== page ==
16. The red slip looked terrible on Tom. Seriously, that's why she's there. Obviously.
  17. Oh, and PS Shelby, not sure if it makes any difference regarding your "watching online" capabilities, but those LCK episodes are short. They're not like the 1-hour TV shows. They're usually less than 10 minutes and you can scoot them right along to the end and the judging if you wish. Of course, it's all over for this season, and it may not have made any difference regardless, but just wanted to be sure you knew.
  18. I spend a lot of time in Mexico and a very popular breakfast there is called a "bionico." Naturally, it varies somewhat but, usually, it's yogurt topped with granola and fresh fruit. I don't often have granola around the house because the brands I particularly like seem loaded with fat and sugar and I go through them too quickly. I do, however, always have some dry cereal. Like others, I mainly eat it with milk as a late-night snack, rather than for breakfast. My current favorite brand is the Great Grains with raisins, dates and pecans. So my current fave breakfast is my version of a bionico - yogurt topped with cereal and fresh fruit.
  19. Jaymes

    Schwan's

    Did you order? How was everything? As for me, ordered chicken & wild rice soup - just okay, won't order again; tomato basil soup - thought it was very tasty and handy to have, will order again; tortilla soup - also pretty tasty, added fresh tortilla strips and cheese, will order again; shrimp scampi-style - kind of surprisingly good, will order again; mini-corn-dogs - guilty pleasure, got two boxes, took one to grandkids, entire box gone in one sitting, ordering three more boxes today; crab cakes - pretty good and I enjoyed them but not great and I can definitely do better easily enough that don't think I'm going to order again. Still haven't tried the sea scallops and the "Fire Roasted Mixed Vegetables." All in all, a success.
  20. It was I that posted the link, rather than the results. Not that I have anything against posting reviews and results of LCK here - in fact, that's pretty standard - but I didn't know that you basically can't see the episodes online, and I thought that breakfast one was particularly good. As for the current status - I'm happy that Carl made it through to the final of LCK. The "no cheese with seafood" thing kind of irks me. I get that strongly-flavored cheeses overwhelm delicate fish and you want a balance and compliment of flavors. But sometimes it seems like some sort of hard and fast "rule" gets stuck in people's brains and robs them of nuance and independent judgement. When Chef Traci said (and was she actually on a soapbox?), "That's my pet peeve!" I didn't think that was enough of a reason. Wish she had addressed the actual result of the dish rather than just basically saying, "I hate that, no matter what, and you did it, you broke the rule, and how dare you, and you're an ignorant moron, and everybody knows not to do that, and you should have known better, and you'd better never do that again, and that's all there is to it, and you're not advancing." IIRC, Tom preferred the dish...is that right? Because, if so, it couldn't have been so awful that it should have been dismissed out of hand. And I can think of a great many dishes combining fish/seafood and cheese that are pretty darn tasty. Including one of my personal favorites, Lobster Thermidor. However, if the "clues" in the episode are any indication, this is it for Carl. When Tom walked over to talk to Amar, Amar said, "Watch this" and sprinkled salt on his fish. Then, after Carl and Amar finished their dishes and tasted one another's, Carl said something to Amar about his dish being "too salty." And then Tom said the final winner came down to salt. So, unless there's a startling reversal of tradition and Amar's dish was too salty, he's got it.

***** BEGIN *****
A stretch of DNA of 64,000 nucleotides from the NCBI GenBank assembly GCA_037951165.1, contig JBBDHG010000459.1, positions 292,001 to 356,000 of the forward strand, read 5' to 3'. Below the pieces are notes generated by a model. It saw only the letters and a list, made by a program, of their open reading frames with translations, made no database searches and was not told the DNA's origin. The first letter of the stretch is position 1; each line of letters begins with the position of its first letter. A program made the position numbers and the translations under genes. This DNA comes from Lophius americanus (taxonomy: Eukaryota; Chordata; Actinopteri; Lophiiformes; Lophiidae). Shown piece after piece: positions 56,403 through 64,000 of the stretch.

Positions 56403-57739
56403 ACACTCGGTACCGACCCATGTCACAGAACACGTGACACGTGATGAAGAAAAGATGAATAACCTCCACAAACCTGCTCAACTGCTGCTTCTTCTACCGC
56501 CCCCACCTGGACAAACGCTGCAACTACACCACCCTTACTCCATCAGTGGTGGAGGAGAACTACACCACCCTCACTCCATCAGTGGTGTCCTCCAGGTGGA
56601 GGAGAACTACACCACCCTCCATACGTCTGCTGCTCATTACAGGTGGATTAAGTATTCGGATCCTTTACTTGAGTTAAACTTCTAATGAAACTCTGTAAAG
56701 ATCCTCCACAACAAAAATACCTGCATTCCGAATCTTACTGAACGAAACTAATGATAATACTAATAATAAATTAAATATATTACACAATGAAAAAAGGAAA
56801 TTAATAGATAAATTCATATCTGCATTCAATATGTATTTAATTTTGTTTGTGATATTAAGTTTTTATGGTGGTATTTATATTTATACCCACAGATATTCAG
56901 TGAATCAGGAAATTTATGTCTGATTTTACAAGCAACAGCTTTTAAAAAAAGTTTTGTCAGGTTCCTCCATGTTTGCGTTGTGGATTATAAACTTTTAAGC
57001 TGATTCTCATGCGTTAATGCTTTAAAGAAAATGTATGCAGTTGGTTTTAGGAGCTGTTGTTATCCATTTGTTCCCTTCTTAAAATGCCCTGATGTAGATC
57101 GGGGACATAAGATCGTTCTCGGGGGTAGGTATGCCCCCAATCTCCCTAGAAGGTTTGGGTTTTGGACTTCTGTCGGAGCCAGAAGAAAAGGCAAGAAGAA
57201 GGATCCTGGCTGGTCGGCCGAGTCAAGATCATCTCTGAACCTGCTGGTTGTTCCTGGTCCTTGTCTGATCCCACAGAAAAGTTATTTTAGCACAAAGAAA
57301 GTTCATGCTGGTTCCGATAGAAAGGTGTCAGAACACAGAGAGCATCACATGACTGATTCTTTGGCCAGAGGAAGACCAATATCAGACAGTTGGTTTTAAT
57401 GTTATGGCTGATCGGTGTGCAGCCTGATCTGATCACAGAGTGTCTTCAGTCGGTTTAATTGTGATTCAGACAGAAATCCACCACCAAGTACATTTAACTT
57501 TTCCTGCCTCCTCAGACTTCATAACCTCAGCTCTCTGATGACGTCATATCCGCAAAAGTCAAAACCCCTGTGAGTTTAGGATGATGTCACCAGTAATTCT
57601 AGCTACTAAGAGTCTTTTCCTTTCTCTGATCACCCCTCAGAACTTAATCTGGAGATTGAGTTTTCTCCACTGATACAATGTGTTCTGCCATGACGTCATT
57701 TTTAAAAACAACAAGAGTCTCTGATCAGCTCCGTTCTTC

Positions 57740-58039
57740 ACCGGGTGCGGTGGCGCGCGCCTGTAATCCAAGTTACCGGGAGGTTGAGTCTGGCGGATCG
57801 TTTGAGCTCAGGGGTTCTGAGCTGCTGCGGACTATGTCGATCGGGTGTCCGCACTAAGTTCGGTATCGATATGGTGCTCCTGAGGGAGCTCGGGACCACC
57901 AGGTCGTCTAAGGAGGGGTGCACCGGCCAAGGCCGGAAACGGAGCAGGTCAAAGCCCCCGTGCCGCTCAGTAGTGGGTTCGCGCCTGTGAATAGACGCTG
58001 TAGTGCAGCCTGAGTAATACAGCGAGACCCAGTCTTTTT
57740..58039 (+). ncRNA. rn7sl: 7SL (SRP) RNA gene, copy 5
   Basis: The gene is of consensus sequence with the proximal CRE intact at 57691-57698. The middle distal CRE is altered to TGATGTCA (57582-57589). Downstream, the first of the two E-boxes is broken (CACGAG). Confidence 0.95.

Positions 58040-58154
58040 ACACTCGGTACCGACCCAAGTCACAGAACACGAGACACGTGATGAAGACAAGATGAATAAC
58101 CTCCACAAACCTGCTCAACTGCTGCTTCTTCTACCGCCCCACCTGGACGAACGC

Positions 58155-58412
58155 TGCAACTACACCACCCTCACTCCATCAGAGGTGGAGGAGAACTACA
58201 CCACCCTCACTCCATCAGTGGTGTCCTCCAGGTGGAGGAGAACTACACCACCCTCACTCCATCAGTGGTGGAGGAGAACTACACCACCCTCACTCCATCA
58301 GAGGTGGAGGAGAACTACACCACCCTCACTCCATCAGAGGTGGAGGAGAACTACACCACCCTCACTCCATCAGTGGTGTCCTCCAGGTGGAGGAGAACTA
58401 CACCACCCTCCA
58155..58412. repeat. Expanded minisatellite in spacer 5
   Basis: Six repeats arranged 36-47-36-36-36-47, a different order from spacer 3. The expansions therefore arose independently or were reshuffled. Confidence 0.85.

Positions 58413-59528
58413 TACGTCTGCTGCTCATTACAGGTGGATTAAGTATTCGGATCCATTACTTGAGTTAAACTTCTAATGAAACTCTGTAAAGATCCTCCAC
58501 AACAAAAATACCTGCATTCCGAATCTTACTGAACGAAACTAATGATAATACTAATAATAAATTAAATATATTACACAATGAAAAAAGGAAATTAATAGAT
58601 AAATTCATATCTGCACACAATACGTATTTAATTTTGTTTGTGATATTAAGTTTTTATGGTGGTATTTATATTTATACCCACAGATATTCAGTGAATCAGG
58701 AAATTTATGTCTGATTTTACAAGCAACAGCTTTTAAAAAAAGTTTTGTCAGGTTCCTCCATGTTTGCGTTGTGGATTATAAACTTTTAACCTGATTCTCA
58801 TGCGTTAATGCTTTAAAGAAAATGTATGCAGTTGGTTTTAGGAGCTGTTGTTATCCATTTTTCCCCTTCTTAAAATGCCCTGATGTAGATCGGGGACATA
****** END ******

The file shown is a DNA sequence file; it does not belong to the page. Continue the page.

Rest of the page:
21. Much as I'm a fan of mimosas at brunch-time (and I most certainly am), these folks have another hour's worth of driving. Think I'd save the alcohol for the return trip.
  22. Thank you so much for this. Boy, do I ever love egg tarts. Those pictures remind me of joining the "egg tart scrum" that meets daily to do battle at Golden Gate Bakery in San Francisco. Thankfully, I've discovered some that are just as good, if not better, at Eck Bakery here in Houston. http://www.houstonpress.com/restaurants/the-best-thing-i-ever-ate-egg-custard-tart-at-eck-bakery-6410615 But your excellent instructions make me wonder if perhaps I could make them myself!
  23. Jaymes

    Meatballs

    Pretty smart. Thanks.